Marie Gryphon hits the key voucher point I have been making (not in print!) for years — the vital importance of breaking out of the “inner city only” or “low income only” box, so that families of ALL backgrounds and locations can benefit from greater educational freedom. To that end, it’s equally vital to stress the importance of non-voucher approaches to broadening the constituencies of freedom, including private action, Coverdell Accounts, scholarship tax credits, and many more that no one has invented yet. If we truly care about educational opportunity for the poor, we need to make a common cause between the neediest families, and the patrons of public schools who want something better than the status quo.p>Great job, Marie. br> — George A. Pieler /p> p> Regarding “Vouchers Hit the Burbs,” haven’t we learned anything from what’s happened to our colleges and universities since they’ve all become dependent on our taxes? Costs (actually prices) have skyrocketed and liberals imposed political correctness on almost all of them. Vouchers will eventually do the same thing to private elementary and high schools. br> — D. Duggan /p>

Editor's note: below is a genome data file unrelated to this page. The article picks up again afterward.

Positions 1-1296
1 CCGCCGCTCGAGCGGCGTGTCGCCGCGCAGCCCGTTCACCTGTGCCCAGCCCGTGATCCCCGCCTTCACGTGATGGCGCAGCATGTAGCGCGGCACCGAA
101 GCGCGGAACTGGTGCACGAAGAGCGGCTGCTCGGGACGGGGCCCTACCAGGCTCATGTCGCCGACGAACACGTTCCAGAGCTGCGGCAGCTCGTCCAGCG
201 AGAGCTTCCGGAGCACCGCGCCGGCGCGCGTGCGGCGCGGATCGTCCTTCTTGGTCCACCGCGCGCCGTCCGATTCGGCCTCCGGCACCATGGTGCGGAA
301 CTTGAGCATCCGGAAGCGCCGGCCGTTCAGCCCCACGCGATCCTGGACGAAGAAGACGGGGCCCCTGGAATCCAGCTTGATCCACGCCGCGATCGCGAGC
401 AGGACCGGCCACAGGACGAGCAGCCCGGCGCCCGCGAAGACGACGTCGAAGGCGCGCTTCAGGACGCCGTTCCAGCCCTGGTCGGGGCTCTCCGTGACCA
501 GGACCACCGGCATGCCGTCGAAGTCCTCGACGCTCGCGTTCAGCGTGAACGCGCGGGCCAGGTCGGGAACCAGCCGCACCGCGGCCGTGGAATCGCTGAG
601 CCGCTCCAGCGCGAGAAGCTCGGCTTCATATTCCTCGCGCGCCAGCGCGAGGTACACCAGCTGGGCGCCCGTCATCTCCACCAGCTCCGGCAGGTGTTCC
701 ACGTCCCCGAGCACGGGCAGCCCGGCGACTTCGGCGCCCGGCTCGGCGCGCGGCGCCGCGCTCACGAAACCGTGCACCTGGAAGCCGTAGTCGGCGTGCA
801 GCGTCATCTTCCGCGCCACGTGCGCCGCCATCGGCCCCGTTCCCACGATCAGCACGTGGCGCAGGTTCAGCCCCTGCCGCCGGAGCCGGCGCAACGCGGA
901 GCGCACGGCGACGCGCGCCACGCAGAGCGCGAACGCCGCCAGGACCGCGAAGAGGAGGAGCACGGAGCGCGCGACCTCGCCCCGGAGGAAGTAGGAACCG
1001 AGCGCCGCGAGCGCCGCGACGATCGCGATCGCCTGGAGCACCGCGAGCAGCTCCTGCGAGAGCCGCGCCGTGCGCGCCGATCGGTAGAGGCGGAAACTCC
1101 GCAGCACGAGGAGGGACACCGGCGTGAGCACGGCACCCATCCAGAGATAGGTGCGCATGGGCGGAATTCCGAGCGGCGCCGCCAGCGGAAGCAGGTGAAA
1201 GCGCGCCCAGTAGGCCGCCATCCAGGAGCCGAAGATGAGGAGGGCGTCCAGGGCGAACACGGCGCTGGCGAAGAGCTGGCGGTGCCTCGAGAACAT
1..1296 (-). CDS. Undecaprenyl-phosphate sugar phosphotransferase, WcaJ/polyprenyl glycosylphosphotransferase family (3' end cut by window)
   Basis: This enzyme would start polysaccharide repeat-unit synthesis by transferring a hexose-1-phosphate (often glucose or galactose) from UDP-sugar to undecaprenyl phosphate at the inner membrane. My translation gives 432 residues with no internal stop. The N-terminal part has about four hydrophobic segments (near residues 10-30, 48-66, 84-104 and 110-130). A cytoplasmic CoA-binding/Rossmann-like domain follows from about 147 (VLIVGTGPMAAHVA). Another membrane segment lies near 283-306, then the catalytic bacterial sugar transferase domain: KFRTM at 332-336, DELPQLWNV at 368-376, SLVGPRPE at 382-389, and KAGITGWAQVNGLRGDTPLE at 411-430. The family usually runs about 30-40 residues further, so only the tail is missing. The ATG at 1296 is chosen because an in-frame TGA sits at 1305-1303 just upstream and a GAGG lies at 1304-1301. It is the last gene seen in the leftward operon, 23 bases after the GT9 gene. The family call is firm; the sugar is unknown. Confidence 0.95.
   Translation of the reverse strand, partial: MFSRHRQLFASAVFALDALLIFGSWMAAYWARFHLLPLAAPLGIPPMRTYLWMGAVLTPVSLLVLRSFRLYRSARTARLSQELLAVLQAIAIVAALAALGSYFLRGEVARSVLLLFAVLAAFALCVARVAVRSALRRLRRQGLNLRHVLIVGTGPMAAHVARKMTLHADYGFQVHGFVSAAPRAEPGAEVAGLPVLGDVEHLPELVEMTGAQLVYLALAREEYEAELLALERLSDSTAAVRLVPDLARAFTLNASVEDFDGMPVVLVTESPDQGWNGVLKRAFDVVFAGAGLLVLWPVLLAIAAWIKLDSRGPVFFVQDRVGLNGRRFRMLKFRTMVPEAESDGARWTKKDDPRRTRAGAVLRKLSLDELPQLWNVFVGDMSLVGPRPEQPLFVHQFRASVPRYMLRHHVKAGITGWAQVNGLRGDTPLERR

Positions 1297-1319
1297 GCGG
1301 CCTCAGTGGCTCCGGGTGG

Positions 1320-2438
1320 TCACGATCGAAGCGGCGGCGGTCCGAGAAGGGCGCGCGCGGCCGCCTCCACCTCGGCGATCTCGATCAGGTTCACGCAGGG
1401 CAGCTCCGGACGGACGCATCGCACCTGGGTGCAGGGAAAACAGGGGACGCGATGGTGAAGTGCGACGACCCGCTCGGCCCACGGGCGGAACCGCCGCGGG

A man of faith in a godless age is hitting Americans where it hurts.
Mr. and Mrs. American Spectator Reader, let P.J. O’Rourke talk sense to your kids.
In Britain, defending your property can get you life.
The debacle of this president’s administration is both a cause and a symptom of the decline of American values. Unless Congress impeaches him, that decline will go on unchecked. An eminent jurist surveys the damage and assesses the chances for the recovery of our culture.
It won’t take long for conservatives to scratch this presidential wannabe off their 2008 scorecard.
The American Christmas, like the songs that celebrate it, makes room for everybody under the rainbow. Is that why so many people seem to be hostile to it?
Was the President done in by the economy, or by the politics of the economy?